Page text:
Who are you getting address space from? Given the size of the assignments I am guessing the address space is provided by the hosting provider. In that case you'll have a separate prefix assigned in each location where you are hosting equipment. So make a plan for that prefix matching your growth plans for that location.

If you have your own address space directly from a RIR and you are announcing that through your hosting provider or if you are letting the hosting provider address it for you, then not much will change. You just have to make sure that the sizes of the prefixes that you announce are short enough that they will be accepted upstream. I don't know what the threshold is. With IPv4 anything longer than a /24 is frowned upon. With IPv6 a /32 or shorter is definitely ok to announce. I don't know if announcing prefixes longer than a /32 is accepted by upstreams. Announcing /48s into the global routing table sounds like a bad idea, and will probably get filtered.

If you have a /32 and split it into for example a /40 for each location where you are hosting equipment, but still announce the entire /32 in each location, then it becomes your responsibility to get the packets between those locations. That means you can only do that if you have your own links between those locations.

If you don't plan to run a global network yourself each location will need a prefix to be announced from that location. And that means there won't be any benefit in allocating those prefixes out of a common shorter prefix. So the idea of getting a short prefix and subdividing it into longer prefixes for each location is a no-go, if you don't intend on building a network between them. Instead get a prefix in an appropriate way for each location. There is nothing wrong with getting a prefix from each RIR, if you are hosting equipment in different regions.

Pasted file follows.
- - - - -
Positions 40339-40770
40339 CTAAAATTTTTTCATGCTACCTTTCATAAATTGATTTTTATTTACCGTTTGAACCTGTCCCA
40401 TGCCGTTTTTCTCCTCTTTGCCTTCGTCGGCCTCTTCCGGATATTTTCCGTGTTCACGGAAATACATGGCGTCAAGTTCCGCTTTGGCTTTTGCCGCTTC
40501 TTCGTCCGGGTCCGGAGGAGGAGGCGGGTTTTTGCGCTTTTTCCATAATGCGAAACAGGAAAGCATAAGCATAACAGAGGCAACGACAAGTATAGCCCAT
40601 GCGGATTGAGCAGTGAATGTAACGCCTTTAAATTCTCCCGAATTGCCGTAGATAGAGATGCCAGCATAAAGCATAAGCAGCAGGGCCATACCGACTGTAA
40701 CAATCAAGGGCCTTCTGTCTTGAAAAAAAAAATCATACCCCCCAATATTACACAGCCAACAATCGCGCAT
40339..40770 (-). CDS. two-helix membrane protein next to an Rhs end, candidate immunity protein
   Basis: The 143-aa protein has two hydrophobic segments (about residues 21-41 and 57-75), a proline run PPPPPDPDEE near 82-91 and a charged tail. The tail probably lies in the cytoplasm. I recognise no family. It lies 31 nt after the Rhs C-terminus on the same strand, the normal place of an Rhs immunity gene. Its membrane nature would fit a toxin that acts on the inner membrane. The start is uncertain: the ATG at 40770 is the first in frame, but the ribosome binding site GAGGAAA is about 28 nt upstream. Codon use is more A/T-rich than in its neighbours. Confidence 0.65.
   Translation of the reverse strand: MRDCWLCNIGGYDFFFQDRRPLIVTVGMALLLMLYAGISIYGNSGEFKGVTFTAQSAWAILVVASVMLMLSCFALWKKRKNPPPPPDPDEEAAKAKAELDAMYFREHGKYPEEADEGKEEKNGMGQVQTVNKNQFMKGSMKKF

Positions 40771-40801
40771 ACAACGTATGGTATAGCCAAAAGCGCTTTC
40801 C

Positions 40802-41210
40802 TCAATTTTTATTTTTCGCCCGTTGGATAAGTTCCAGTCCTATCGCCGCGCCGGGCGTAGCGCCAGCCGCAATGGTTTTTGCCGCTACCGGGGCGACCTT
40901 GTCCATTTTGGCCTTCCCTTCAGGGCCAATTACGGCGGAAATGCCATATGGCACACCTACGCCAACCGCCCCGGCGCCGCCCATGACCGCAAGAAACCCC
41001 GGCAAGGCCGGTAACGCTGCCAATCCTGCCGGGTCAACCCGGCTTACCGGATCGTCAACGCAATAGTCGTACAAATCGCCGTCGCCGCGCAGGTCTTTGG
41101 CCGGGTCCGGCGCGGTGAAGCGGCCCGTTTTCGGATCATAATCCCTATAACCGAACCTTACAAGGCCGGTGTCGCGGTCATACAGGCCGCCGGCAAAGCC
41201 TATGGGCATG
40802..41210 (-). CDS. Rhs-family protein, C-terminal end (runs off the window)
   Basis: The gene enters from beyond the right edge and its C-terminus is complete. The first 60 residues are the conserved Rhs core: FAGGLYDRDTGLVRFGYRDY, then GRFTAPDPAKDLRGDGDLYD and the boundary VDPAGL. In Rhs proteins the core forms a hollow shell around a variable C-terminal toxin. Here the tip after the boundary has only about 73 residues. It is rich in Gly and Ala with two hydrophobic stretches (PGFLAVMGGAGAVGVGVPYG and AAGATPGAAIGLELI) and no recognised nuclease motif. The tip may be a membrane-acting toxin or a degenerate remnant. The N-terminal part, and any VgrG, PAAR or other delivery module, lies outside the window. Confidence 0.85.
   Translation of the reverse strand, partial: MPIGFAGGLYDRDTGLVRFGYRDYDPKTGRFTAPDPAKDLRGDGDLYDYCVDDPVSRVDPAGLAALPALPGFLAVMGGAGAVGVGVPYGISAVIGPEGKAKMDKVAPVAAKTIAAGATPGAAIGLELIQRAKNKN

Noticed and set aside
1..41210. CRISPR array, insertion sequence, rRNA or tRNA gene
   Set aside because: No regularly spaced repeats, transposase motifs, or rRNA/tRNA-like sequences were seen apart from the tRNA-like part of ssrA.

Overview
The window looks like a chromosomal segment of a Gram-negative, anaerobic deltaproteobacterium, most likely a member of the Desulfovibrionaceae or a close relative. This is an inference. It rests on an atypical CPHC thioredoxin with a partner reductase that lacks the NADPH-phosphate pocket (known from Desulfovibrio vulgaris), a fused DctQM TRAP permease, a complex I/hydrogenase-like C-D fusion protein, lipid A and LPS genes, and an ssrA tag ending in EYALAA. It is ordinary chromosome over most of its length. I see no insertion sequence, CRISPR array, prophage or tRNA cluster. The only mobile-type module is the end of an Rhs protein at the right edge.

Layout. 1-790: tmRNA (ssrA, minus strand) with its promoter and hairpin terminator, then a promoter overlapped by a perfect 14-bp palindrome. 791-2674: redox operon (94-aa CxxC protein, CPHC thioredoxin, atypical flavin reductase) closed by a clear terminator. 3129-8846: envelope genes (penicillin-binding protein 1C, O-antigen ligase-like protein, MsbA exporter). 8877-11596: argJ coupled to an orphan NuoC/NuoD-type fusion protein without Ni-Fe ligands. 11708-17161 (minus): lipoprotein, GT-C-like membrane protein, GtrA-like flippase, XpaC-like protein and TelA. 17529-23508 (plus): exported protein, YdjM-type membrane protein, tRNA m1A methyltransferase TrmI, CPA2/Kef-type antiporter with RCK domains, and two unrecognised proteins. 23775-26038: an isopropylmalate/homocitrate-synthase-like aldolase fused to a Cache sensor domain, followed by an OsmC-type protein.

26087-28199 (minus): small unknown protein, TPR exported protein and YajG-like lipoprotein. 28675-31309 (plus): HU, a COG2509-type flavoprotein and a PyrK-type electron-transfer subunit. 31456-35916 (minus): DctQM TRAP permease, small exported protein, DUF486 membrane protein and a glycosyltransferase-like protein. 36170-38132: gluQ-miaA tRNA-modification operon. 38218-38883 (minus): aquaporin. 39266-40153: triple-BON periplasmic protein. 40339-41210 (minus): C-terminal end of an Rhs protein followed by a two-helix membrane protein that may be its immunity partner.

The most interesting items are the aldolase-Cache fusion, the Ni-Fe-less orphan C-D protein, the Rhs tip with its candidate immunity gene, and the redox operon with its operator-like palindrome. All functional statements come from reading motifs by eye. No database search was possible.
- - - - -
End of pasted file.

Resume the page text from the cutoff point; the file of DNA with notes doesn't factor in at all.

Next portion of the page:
As for VPN between the sites, the security reasoning is the same as it was with IPv4. With IPv4 it was sometimes used with private addresses inside VPN connections, simply because you didn't have enough IPv4 addresses. With IPv6 you won't have that problem, so you can very well use globally routable addresses inside your VPN connections. However if you are worried about accidentally routing between the sites without using the VPN or breaking the network by introducing cyclic dependencies with encapsulated packets being routed back into the VPN, then use private addresses for the VPN on IPv6 as well.

Private addresses in IPv6 comes in blocks of /48, so if your allocation from a hosting provider is a /48 or longer, you can assign the exact same structure to internal and external addresses.

For example one hosting provider assign you 2001:db8:1::/48 and another assign you 2001:db8:2::/48, then you generate local prefixes fd67:bbb5:0c0f::/48 and fde6:0205:b8c5::/48. That means an interface assigned address 2001:db8:1:xxxx::yyyy is also assigned fd67:bbb5:0c0f:xxxx::yyyy and an interface assigned address 2001:db8:2:zzzz::wwww is also assigned fde6:0205:b8c5:zzzz::wwww. Then you just need to setup a VPN connection to route between fd67:bbb5:0c0f::/48 and fde6:0205:b8c5::/48. So You'll have global IPv6 addresses in the outer IPv6 header and RFC 4193 addresses in the inner IPv6 header.